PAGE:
The analytical framework of The Democratic Audit of the European Union is outlined in a RECON Online Working Paper published in 2008. In this paper, I argue that indicators of democratic performance should be selected for their normative defensibility, rather than their empirical measurability.
Each of the three RECON models has different implications for how the European Union would satisfy the democratic indicators set out in the background paper. Table A makes a tentative attempt to identify those differences.
Table A. Model specific ways of meeting the RECON indicators of democratic performance
Some Indicators of the Democratic Performance of the European Union and How They Might Relate to the RECON Models, Christopher Lord, RECON Online Working Paper 2008/11
This paper argues that indicators of democratic performance should in the first instance be selected for their normative defensibility, rather than their empirical measurability. Yet democratic theory is a hard task-master in setting conditions for the normative derivation of indicators. It at once requires minimum conditions that any polity must meet in order to be classified as democratic and implies that those minimum conditions can only tell us a part of what we need to know if we are to make a satisfactory assessment of democratic rule.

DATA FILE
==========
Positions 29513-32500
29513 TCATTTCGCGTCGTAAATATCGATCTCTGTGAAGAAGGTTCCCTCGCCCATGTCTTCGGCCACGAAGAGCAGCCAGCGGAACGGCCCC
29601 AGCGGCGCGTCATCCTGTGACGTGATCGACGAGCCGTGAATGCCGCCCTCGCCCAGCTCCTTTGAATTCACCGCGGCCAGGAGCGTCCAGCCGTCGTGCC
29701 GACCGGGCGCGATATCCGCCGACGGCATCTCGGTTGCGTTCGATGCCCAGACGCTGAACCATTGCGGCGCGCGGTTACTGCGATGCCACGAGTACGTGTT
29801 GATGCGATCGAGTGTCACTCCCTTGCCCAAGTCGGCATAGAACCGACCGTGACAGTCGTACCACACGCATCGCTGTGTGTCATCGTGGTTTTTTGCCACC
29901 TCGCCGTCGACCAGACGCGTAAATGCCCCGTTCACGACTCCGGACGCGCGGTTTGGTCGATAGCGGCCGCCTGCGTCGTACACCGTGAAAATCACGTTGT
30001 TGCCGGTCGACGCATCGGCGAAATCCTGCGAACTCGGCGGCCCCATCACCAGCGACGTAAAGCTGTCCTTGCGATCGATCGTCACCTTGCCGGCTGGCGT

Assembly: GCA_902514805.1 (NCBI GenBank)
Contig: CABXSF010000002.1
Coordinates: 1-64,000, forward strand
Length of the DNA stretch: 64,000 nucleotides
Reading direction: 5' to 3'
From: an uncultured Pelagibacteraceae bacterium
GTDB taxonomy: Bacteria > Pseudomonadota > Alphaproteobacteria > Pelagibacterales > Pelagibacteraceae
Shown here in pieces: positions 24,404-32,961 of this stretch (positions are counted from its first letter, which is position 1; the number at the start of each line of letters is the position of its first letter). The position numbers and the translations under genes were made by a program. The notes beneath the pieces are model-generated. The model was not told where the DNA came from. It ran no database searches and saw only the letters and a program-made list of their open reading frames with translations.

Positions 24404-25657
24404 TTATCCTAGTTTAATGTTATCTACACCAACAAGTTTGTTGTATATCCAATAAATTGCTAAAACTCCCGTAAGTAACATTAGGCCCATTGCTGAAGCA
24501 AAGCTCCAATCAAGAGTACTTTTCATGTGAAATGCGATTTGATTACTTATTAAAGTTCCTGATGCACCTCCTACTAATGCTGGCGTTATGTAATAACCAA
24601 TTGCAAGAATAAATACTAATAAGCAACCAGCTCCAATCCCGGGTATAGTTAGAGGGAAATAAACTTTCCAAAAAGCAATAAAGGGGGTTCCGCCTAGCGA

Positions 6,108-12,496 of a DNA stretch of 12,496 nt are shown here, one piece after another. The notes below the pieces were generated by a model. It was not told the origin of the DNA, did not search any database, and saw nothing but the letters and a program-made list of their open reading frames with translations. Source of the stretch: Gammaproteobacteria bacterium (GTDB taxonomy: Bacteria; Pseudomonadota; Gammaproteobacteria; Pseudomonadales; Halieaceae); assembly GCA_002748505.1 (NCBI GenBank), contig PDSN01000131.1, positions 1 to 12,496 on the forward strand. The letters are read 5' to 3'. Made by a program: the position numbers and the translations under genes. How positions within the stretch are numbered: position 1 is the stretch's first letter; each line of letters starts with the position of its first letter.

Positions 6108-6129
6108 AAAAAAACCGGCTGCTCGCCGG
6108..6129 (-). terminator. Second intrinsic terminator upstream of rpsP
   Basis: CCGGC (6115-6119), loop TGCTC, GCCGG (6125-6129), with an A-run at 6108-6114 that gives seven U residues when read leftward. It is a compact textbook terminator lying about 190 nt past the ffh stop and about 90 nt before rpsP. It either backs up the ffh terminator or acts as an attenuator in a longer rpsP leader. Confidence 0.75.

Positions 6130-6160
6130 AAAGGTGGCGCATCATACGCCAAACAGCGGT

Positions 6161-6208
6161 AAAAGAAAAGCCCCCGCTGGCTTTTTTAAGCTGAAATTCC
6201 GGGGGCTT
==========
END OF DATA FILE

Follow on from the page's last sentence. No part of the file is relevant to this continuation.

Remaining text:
The paper argues that the dilemma is best solved through the following steps. First by understanding that both the main types of justification for democracy - intrinsic and consequential – imply the same necessary condition: namely, public control with political equality. Second by identifying corollaries of ‘public control with political equality’ and then using them to specify minimum standards of democracy. Third by clarifying what room democratic theory itself leaves for differences of value preferences in how ‘public control with political equality’ should be realised in practice. The paper argues that this approach is both richly suggestive of minimum standards (it proposes nine) and accommodative of reasonable and recursive disagreement in how those minimum standards ought to be specified in a particular time or place. The value of the approach – its ability to produce contrasting but comparable indicators of democratic performance that speak both to a common core of normative standards and to reasonable difference in their final specification – is illustrated using the RECON models.
Published June 27, 2011 1:44 PM
- Last modified Feb. 7, 2013 3:43 PM